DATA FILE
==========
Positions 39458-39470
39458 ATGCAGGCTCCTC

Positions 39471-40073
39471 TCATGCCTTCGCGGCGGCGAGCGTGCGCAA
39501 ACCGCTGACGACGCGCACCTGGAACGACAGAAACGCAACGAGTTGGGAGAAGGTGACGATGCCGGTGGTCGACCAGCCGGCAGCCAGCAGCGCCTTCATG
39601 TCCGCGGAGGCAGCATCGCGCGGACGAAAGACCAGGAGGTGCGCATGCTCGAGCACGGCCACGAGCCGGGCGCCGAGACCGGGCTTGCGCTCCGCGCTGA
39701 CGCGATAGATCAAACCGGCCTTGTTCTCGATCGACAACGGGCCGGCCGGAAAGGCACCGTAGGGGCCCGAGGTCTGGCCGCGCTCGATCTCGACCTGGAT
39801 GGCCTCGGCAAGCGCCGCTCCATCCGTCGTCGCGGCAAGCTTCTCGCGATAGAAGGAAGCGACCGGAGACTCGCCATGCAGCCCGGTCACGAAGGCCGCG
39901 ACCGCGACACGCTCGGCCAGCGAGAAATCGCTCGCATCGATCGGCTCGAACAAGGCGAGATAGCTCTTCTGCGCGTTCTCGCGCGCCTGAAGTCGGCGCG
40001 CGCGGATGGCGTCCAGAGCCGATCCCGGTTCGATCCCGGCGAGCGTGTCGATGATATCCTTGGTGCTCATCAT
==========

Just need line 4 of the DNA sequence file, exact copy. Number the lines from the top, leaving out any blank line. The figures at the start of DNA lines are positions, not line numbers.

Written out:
39471 TCATGCCTTCGCGGCGGCGAGCGTGCGCAA